crazy rich asians stereotypes

Crazy. Rich. Asians. Every adjective in the title of Crazy Rich Asians sounds loaded at best, distasteful at worst. When trailers for Jon Chu’s movie started hitting the web, cries of racism inevitably began to surface. Why did it have to be Asians? Doesn’t that generalize an entire population of people? And does this mean that they’re crazy? Or crazy rich? What about poor Asians?

Asian-led projects are so rare in Hollywood that it becomes unavoidable that every movie, TV show, or media property will undergo intense scrutiny for how well it represents a minority group that makes up 5.6% of the U.S. population. Sure, every now and then a blockbuster will feature an Asian character (cue grumbles that it’s to appease the growing Chinese movie market), but they rarely appear as more than a supporting character or gasp, a token.

So immediately, Crazy Rich Asians is in a lot of hot water. While its protagonist is an Asian-American NYU professor, it mostly centers on the privileged Singaporean elite whose wealth and jet-setting lifestyle couldn’t feasibly represent every single Asian and Asian-American. And it doesn’t help that its tawdry title immediately calls to mind the abundance of stereotypes associated with Asians. But this isn’t necessarily a bad thing.

Crazy Rich Asians - Michelle Yeoh

Everything For Everyone

Asians have been the butt of far too many harmful stereotypes. For much of Hollywood history, Asian men have found themselves emasculated (hello Long Duk Dong), portrayed as sadistic pigs (Madame Butterfly and its still-running successor Miss Saigon), or portrayed as inscrutable, magical masters — when they’re not reduced to a comic buffoons in yellowface. As for women, there are just as many to count — either they’re submissive sex puppets, prickly “dragon ladies,” or abusive tiger moms. And all this while they’re dealing with the myth of the model minority, which only serves to further divide Asians from other minority groups and leave Asians out of conversations when it comes to diversity. There’s a reason why no one blinked an eye when Get Out, a film that so shrewdly tackles anti-black racism, featured an Asian man bidding at the auction.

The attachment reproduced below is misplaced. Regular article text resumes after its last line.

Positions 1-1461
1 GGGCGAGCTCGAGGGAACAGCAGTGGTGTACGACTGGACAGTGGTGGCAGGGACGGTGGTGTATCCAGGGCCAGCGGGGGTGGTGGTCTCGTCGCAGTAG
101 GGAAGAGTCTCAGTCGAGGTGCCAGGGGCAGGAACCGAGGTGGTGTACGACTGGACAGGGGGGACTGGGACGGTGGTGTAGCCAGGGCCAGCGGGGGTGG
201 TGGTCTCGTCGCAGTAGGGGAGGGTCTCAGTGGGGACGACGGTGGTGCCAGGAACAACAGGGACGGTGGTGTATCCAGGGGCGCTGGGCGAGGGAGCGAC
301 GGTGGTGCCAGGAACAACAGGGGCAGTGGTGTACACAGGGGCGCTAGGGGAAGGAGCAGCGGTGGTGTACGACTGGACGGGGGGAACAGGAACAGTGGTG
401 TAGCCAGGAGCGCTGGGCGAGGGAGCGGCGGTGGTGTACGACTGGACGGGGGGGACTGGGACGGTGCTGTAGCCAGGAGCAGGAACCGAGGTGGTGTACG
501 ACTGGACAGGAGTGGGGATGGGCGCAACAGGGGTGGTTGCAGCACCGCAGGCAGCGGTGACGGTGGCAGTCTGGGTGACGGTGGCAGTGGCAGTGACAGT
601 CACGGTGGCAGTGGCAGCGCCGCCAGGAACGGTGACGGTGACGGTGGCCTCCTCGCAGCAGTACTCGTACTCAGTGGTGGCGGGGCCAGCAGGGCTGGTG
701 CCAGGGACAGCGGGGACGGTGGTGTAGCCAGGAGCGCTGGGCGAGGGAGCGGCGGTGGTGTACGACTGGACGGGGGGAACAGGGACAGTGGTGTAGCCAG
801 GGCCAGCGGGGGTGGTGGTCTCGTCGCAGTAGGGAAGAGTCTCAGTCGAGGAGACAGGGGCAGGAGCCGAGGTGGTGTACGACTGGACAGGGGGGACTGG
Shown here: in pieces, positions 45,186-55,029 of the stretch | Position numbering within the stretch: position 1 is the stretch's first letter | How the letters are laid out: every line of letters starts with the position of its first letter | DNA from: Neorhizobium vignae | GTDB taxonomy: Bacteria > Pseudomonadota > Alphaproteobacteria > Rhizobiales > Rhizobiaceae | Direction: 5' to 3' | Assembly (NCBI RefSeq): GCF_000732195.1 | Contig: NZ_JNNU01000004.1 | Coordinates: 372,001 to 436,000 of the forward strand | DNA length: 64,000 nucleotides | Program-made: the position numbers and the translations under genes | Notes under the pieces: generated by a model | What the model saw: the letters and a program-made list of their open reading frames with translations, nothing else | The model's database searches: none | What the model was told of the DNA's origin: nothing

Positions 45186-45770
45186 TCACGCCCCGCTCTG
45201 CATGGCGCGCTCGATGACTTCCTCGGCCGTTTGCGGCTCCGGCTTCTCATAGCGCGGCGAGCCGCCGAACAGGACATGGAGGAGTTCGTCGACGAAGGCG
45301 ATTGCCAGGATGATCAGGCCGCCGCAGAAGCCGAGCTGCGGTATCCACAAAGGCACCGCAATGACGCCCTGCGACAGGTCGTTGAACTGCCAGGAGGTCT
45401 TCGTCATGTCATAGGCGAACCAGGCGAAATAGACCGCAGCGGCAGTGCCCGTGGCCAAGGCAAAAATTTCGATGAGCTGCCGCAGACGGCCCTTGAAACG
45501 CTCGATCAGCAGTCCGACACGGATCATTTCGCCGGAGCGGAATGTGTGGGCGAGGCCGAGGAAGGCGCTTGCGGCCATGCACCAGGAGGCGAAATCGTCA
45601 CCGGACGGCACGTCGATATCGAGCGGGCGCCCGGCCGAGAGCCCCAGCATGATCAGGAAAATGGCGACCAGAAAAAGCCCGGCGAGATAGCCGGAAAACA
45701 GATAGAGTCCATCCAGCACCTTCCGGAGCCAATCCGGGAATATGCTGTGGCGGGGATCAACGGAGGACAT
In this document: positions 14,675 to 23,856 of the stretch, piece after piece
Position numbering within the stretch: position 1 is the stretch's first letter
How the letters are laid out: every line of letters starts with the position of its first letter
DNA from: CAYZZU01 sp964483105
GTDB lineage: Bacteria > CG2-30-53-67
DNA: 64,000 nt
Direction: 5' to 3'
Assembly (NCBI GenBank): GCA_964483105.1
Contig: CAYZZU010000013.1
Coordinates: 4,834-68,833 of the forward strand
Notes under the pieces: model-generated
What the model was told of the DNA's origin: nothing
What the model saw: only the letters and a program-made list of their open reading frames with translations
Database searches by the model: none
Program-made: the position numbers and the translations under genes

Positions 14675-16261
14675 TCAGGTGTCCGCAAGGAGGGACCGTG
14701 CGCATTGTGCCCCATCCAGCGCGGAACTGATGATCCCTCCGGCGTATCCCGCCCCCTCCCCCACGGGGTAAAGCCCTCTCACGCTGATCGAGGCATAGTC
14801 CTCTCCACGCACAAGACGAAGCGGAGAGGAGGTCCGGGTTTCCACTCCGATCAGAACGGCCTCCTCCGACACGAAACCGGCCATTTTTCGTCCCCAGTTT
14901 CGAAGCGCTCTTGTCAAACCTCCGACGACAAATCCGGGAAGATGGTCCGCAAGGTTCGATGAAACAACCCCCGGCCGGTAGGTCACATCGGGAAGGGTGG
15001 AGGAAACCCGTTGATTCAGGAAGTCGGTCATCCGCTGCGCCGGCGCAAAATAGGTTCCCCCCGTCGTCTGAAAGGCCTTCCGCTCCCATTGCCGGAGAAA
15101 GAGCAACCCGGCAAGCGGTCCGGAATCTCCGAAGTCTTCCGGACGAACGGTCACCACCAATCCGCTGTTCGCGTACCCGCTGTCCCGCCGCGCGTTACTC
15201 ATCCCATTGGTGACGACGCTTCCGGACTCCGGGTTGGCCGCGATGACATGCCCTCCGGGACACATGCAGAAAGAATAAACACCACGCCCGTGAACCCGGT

Asians themselves have spent virtually the entirety of Hollywood history as nearly invisible. The few Asian-American movie stars from the silent and Golden ages of Hollywood like Anna May Wong or Sessue Hayakawa found themselves passed over for high-profile movies featuring Asian characters, while we were stuck with caricatures of the desexualized Asian man or exotic Asian woman. It wasn’t until 1993 that we would have a film that came even close to accurately representing the Asian-American experience: The Joy Luck Club. But even The Joy Luck Club, a tender melodrama that chronicled the fraught experiences of two generations of Chinese immigrants and their American-born daughters, faced its share of criticism for not capturing the entire scope of the Asian-American experience.

So there’s an immense pressure on Crazy Rich Asians to be everything for everyone. Before it even opened to the public, Crazy Rich Asians faced criticisms that it was too Asian or not Asian enough, or it was feeding into Eurocentric beauty ideals by casting a male lead who was half-white, half-Malaysian.

But it’s clear once you go into Crazy Rich Asians that it doesn’t care for your sky-high expectations. The film is based off Kevin Kwan’s frivolous, gaudy ode to the Singapore elite, and goddammit, if it’s not going to deliver the cinematic experience of that. And in the format of a romantic-comedy — a genre not especially known for its nuance — Crazy Rich Asians will deliver on the stereotypes too.